Nothing quite like a good Chinese auction
I love a good Chinese auction, and I have occasion to be in the midst of many of them in my newspaper-related outings and adventures.
Nearly any group or organization having a fundraiser these days has a Chinese auction.
And that, of course, would be in addition to having the tried-and-true, time-honored 50-50 drawing.
That everyone understands. You buy a ticket, you have a chance to win money. Pure and simple. Half the pot goes to the fundraising group, half the pot goes to the winner.
Personally, I steer clear of these because (a.) History tells me I’m not going to win money and (b.) if by some bizarre quirk of fate that I do, I’m not about to donate my half back so everyone can think oh, she is so generous and wonderful.
I’m really not, and besides, I don’t want to start any new bad habits.
I will, however, invest in tickets for a Chinese auction, which many people in the we-don’t-do-functions crowd don’t understand. It’s a mystery to them, much like the quarter auction that involves paddles, numbered ping pong balls and 25-cent pieces.
The bottom line, though, is just forking over some money in hopes of winning some stuff you might not necessarily need but suddenly must have.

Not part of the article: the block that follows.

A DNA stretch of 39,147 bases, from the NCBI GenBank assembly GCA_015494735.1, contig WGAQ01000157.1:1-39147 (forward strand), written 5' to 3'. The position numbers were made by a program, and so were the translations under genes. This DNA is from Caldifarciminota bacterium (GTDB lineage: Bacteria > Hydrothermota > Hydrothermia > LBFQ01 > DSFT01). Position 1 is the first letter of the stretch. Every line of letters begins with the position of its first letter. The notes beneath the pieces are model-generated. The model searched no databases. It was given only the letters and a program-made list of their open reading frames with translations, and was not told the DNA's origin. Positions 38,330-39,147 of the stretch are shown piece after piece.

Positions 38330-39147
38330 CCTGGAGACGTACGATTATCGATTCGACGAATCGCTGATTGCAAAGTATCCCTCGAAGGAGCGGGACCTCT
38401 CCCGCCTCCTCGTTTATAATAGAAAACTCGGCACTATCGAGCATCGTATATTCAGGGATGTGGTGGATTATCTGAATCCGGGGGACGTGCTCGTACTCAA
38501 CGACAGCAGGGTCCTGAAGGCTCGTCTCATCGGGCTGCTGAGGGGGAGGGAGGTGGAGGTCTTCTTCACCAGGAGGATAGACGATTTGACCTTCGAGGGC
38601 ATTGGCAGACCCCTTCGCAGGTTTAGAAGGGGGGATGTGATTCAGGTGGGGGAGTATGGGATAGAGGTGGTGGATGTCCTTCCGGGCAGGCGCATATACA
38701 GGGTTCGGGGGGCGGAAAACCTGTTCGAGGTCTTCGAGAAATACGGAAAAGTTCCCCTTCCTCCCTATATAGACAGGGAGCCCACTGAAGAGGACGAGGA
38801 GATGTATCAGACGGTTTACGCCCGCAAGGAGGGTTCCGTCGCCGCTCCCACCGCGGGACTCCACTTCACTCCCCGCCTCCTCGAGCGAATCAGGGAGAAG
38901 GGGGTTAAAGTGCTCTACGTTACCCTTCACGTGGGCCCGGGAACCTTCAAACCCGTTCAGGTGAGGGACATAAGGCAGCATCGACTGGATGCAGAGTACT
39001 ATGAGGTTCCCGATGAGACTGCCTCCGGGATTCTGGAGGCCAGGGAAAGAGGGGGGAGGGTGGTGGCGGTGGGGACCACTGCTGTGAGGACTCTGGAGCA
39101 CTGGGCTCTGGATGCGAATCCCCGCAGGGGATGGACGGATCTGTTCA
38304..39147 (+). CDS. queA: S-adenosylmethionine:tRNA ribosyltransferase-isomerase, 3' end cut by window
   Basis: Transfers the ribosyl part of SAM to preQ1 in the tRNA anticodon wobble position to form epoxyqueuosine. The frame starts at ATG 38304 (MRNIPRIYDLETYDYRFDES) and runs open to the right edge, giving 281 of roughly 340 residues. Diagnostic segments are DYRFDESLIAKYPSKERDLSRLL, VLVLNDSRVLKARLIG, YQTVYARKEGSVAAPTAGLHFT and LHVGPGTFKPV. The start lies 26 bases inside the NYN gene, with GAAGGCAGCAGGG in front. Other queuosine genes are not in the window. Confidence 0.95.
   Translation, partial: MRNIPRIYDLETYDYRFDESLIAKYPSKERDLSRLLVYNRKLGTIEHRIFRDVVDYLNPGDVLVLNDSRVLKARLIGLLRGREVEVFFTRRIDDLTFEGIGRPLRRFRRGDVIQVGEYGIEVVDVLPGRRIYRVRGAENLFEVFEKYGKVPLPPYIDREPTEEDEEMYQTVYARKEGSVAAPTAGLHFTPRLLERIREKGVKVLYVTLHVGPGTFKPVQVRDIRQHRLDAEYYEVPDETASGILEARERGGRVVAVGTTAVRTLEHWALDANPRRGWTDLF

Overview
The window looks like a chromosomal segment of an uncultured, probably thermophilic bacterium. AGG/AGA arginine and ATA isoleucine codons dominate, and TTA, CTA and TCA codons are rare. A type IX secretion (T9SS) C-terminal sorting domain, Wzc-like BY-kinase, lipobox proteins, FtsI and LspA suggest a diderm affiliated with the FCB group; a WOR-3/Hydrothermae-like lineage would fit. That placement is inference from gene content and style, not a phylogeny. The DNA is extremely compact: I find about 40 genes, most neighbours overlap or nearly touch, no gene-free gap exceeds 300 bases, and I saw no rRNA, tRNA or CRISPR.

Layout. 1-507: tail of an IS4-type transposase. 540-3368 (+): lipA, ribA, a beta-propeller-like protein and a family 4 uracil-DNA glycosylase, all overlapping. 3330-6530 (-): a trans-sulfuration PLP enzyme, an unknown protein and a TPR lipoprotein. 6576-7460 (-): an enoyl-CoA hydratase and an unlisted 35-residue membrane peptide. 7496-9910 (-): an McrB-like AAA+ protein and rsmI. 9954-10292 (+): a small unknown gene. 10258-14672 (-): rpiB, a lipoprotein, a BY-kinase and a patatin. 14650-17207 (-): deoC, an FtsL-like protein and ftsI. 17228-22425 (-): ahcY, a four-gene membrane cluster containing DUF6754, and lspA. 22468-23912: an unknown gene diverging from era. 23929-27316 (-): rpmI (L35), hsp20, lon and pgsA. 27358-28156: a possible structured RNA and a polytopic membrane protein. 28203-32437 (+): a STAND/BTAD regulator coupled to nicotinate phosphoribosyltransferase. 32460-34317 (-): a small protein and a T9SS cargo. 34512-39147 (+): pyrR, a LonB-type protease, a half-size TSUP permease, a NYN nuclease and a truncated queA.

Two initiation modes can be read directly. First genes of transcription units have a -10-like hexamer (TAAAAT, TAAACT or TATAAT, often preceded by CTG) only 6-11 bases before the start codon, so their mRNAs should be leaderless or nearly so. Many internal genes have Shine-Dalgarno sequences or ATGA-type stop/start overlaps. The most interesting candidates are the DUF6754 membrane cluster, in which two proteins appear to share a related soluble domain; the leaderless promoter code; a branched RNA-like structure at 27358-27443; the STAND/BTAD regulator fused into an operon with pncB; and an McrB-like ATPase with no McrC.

Chinese auctions typically offer a nice variety of things all on display on a long table or two, with a little bag or bucket in front of them.
That’s where you put your ticket in hopes that ultimately yours will be drawn. Oh the anticipation and possibilities.
Sometimes you have to write your name on the back of the ticket, which is why God invented all those address labels you get in the mail, to save you from getting writer’s cramp.
You can put all your eggs in one basket, so to speak, or drop one ticket here, another ticket there. After all, it is a game of chance where miracles can happen, generally to other people, but hey.
On occasions when Better Half has gone with me to events where there are these Chinese auctions, he offers his two cents on what I should try for — restaurant gift certificates or gas cards — and pass up on centerpieces or dishes.
He also laments the absence of guy Chinese auction stuff. How about a basket with an Allen wrench and some duct tape. Yeah!
If you think a group of people can’t be quiet and pay attention, just announce that you’re about to read the last three digits of the winning tickets for a pot of money or Chinese auction items.
Did somebody just drop a pin?
Some people are super lucky at these, and some tables of people are super lucky, too. Everyone’s winning, which is great … if it’s your table.
Some of these Chinese auctions don’t require that the winners be present. You can go about your business and return home to discover a message is on your answering machine.
You’ve won something.
Miracles do happen.
(Kiaski, a resident of Richmond, is a staff columnist and community editor for the Herald-Star and The Weirton Daily Times. She can be contacted at email@example.com.)